‘DIALOGUES’ features works by Marcie Paper

SHY RABBIT Contemporary Arts continues “DIALOGUES” through Nov. 15, featuring finely crafted works that suggest an exchange of ideas and opinions by six emerging and established artists from throughout the country.

Gallery hours are Thursday through Sunday, 10 a.m. to 4 p.m., or by appointment.

“DIALOGUES” features figurative ceramic sculptures by Carrianne Hendrickson, New York; colorful abstract paintings by Marcie Paper, New York; elegant ceramic sculptures by Jeff Pender, North Carolina; and thoughtful figurative paintings by Christopher St. John, New Mexico.

Also showing, a collaborative “DIALOGUES” project by Debra Blair, New Mexico, and Marti Bledsoe, Colorado, in the SHY RABBIT print studio gallery.

Whether abstract, figurative, or purely sculptural, the paintings and ceramics selected for inclusion in “DIALOGUES” contain a conversational element special to each piece. They were chosen for their ability to speak in unique ways to and with the viewer, sometimes subtly but often overtly.

These works suggest an exchange of ideas and opinions. They hint at a conversation held privately between the artwork and its maker. They announce the internal dialogue taking place between the figures in the paintings or on the ceramics. They have a narrative quality, obvious or hidden, that tells a story to be interpreted differently by each viewer interacting with the work. Abstract compositions contain a musical or lyrical element, suggestive of a conversation.

“DIALOGUES” includes five finely detailed and very colorful abstract paintings by New York artist Marcie Paper. Paper’s work was so well received in “Forms, Figures, Symbols” at SHY RABBIT in 2006 that she was invited back to participate in “DIALOGUES.”

Paper received her bachelor of science degree in art therapy along with her bachelor of fine art degree in 2-D studies from Bowling Green State University, Ohio, in 2003. She received her master of fine arts degree in painting from the University of Massachusetts, Amherst, in 2006.

For the past five years, Paper has been tracking her experience and daily events as they manifest into memory.

“I honor my everyday experiences and seemingly insignificant events for the role that they play and the impact that they have on, my ever-changing, present moment,” states Paper. “By tracking these events through paint, digital video, audiotape, and embroidery, I have been able to hold on to a little longer, understand a little better, and have physical evidence of, my existence.”

In a diarist manner, Paper records the state of her life on a daily basis using paint. Events both minor and major, anxieties, and emotions felt from day to day are transformed into abstracted symbols. With each day the paintings progress, and a new layer of symbols and patterning both cover and transform the layers left from the day before.

“I use sanding and erasures to reveal layers that still hold importance for me, and often use a figure-ground reversal to create shape out of past experiences,” Paper continues. “As days go by and the paintings as well as the animations move through compositions, early layers become vague and disrupted as well as enhanced by new information. My final product is an intensely layered record of my current state of being bearing the history of my recent past. In this way I am trying to make visible the transformation of my experiences into that of memories.”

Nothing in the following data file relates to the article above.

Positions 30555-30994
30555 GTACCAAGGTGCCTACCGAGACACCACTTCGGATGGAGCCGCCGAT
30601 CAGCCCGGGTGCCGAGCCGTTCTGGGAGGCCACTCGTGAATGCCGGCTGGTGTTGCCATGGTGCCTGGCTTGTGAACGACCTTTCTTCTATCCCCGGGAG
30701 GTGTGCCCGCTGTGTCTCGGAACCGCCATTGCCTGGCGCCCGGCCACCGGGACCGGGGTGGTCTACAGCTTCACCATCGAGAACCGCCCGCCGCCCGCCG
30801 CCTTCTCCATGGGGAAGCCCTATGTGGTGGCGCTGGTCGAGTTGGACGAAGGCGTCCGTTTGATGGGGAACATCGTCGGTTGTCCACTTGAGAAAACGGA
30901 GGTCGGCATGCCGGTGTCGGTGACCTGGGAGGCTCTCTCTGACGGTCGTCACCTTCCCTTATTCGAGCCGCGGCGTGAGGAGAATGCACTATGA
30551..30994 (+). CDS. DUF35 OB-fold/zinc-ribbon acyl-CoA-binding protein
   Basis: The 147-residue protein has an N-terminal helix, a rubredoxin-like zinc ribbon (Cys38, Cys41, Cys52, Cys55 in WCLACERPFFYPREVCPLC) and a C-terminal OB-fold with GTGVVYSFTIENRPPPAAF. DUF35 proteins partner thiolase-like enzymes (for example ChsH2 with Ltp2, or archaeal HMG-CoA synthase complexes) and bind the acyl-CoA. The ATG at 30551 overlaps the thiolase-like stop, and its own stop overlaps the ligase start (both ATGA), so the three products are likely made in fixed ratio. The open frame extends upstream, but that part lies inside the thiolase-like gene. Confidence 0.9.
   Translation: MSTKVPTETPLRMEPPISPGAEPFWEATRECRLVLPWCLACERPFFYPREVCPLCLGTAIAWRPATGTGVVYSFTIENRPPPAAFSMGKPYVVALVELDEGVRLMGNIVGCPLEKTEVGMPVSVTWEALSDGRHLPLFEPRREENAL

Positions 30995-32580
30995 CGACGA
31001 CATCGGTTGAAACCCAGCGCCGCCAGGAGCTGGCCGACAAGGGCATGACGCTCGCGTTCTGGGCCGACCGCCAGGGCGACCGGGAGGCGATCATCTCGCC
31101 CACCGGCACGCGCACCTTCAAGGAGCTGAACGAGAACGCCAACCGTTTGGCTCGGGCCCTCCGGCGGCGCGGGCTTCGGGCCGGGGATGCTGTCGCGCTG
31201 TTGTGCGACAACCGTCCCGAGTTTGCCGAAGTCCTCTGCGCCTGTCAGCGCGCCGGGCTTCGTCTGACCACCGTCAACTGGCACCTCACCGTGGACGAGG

Paper’s interest in memory has been fueled by her personal experience with memory loss owing to the fact that her father was diagnosed with a brain disorder that has left him with no short-term memory. Through this experience she has gained an appreciation for the mundane and an interest in both short and long-term memories.

“I question our relationships to both short and long-term memory,” Paper comments. “When do our daily experiences transform into our recollections of the past? How much of our long-term memory is a sum of small insignificant events? How do short and long term memory influence each other, and what is lost in the translation? If we loose our short-term memory, is it just a matter of time before we ultimately loose our long-term memory? What is the impact of memory on our concept of ourselves and our placement within the world?

“It is through this investigation into memory that my work has come to deal more exclusively with short-term memory and the supposedly insignificant events that make up our days, and, more importantly, our understandings of the present moment and consequently, ourselves. I track my memories, being watchful for events and specific memories to be lost, wondering what aspects of my life will persevere and make it into the ‘long term’ category. I have come to see my work as both a record of my memories, as well as physical attempts at holding on to something that is more significant and elusive than I had previously thought it to be”, Paper concludes.

Paper’s work has been included in numerous juried, invitational and solo shows, including the International Awards Exhibition, Gallery Twenty-Four, Berlin, Germany; New Work, three person show, Gallery at 38 Cameron, Cambridge, Mass.; and the fourth annual Women’s Caucus for Art International Video Shorts Festival, Barnard College, New York, N.Y., juried by Sheryl Mousley, Walker Art Center.

SHY RABBIT Contemporary Arts is located at 333 Bastille Drive, two blocks north of U.S. 160, off of North Pagosa Boulevard. The 4,000 square foot arts facility houses a ceramic studio and fine art gallery, two mixed-media workshops, and two large exhibition spaces.

For more information on SHY RABBIT, visit www.shyrabbit.com or call 731-2766. For more information on “DIALOGUES,” visit www.shyrabbit.com/Exhibits.html.